PRECIOUS-Gold ends flat, U.S. budget talks in focus
* Gold finds support after Tuesday's almost 2 percent drop * Selling eases as Obama threatens to veto Republican plan * Open interest up as prices slump, new bearish bets eyed * Coming up: U.S. GDP data, jobless claims Thursday By Frank Tang NEW YORK, Dec 19 (Reuters) - Gold steadied with little overall change o n W ednesday, after dropping in the previous session to a 3-1/2 month low, as U.S. legislators appeared far from reaching deal to avert tax hikes and spending cuts which could threaten to send the economy back to a recession. Rallies in crude oil and a weaker dollar also helped the metal find a firmer footing after Tuesday's technical sell-off triggered by growing hopes that U.S. legislators are closer to reaching a deal that would avert a fiscal crisis next month. Selling pressure, however, dried up on Wednesday as progress in talks in avoid a fiscal crisis appeared to stall. President Barack Obama accused Republicans of digging in their heels due to a personal grudge against him, while a Republican leader called the president "irrational." The uncertainty about the U.S. budget talks has dampened investors' interest in gold. After Tuesday's sell-off, bullion is on track to end the fourth quarter down almost 6 percent to match its worst quarterly performance since the third quarter of 2008 at the height of the global economic crisis. "The attraction of holding gold should wane as any agreement that restores ... revenue increases and spending cuts over the next 10 years would be an important step in getting the U.S. fiscal house in order," said Edward Meir, metals analyst at brokerage INTL FCStone. Spot gold inched up a penny at $1,669.55 an ounce by 3:39 p.m. EST (2039 GMT). U.S. COMEX gold futures for February settled down $3 cents an ounce to $1,667.70, with trading volume about 20 percent below its 30-day average, preliminary Reuters data showed. Open interest, a gauge of market activity, surprisingly climbed 4,000 lots to 435,742 contracts on Tuesday even though bullion prices dropped 2 percent, suggesting newly created bearish bets are weighing on gold prices, traders said. Silver dropped 1.5 percent to $31.16 an ounce. STRUGGLING WITH UNCERTAINTY Gold struggled to make headway amid uncertainty over the budget negotiations on spending cuts of $600 billion and tax hikes due next year which threaten to push the U.S. back into recession. Year to date, gold is up around 7 percent and set for a 12th straight year of growth, driven by rock-bottom interest rates, concerns over the financial stability of the euro zone and diversification into bullion by central banks. A 7 percent gain in gold this year would be well below an average return of 16 percent over the past 12 years. Among other precious metals, platinum inched down 0.2 percent to $1,587.40 an ounce and palladium was up 0.8 percent at $692 per ounce. Underscoring prospect of a shortage, South Africa wants to impose export curbs on minerals such as platinum and iron ore as part of a drive by the government to create more jobs in industry in the continent's biggest economy, a top official said on Wednesday. 3:39 PM EST LAST/ NET PCT LOW HIGH CURRENT SETTLE CHNG CHNG VOL US Gold FEB 1667.70 -3.00 -0.2 1664.20 1677.80 140,702 US Silver MAR 31.116 -0.553 -1.7 31.075 31.870 41,621 US Plat JAN 1592.90 -0.80 -0.1 1588.10 1602.90 13,258 US Pall MAR 698.35 7.40 1.1 687.30 699.60 4,600 Gold 1669.55 0.01 0.0 1664.13 1676.61 Silver 31.160 -0.460 -1.5 31.060 31.780 Platinum 1587.40 -3.60 -0.2 1592.00 1604.20 Palladium 692.00 5.50 0.8 689.00 696.50 TOTAL MARKET VOLUME 30-D ATM VOLATILITY CURRENT 30D AVG 250D AVG CURRENT CHG US Gold 156,153 184,787 174,396 12.98 -0.12 US Silver 45,741 59,658 52,585 22.2 1.55 US Platinum 19,120 10,067 8,902 17.86 -0.55 US Palladium 4,602 6,238 4,737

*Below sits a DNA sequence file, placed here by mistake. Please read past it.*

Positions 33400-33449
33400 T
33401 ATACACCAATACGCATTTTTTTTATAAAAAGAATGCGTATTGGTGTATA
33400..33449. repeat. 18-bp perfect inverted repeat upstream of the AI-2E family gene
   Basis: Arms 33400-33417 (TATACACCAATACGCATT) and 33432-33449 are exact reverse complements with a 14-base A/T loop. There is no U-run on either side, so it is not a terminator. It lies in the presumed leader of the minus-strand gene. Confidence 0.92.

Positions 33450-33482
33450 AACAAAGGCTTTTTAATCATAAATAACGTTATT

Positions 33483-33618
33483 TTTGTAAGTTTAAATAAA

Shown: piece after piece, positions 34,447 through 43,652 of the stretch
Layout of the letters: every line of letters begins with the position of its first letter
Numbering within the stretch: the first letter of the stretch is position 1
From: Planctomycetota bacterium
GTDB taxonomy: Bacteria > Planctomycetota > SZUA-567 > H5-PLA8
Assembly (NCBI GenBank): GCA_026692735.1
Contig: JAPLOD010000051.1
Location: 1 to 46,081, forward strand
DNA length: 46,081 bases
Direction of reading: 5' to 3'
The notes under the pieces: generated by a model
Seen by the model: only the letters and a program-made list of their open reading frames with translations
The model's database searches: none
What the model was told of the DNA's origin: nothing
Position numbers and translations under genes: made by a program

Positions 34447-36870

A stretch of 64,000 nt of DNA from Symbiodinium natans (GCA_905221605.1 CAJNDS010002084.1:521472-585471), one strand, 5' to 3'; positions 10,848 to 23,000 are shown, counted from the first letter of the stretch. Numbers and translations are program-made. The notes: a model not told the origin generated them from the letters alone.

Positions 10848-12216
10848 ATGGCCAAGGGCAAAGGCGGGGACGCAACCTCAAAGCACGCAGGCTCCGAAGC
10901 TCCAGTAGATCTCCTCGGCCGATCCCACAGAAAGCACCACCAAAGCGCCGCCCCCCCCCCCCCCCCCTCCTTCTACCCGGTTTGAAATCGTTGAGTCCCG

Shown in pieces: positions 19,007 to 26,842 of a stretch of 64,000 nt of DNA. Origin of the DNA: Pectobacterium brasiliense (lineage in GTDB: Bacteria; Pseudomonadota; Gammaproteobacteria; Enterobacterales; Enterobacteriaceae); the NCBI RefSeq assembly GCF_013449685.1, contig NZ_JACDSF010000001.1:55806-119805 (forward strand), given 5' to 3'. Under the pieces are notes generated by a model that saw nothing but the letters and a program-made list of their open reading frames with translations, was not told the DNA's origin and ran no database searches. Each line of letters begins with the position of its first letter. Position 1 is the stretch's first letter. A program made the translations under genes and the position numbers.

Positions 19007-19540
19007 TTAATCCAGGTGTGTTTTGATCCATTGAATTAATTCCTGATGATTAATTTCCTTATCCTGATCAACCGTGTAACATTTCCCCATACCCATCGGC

- Tweet this
- Share this
- Digg this
DAVOS, Switzerland - Central banks have done their best to rescue the world economy by printing money and politicians must now act fast to enact structural reforms and pro-investment policies to boost growth, central bankers said on Saturday.
Trending On Reuters
U.S. President Barack Obama ended a landmark day in India on Monday with a pledge of $4 billion in investments and loans, seeking to release what he called the "untapped potential" of a business and strategic partnership between the world's largest democracies. Full Article | Slideshow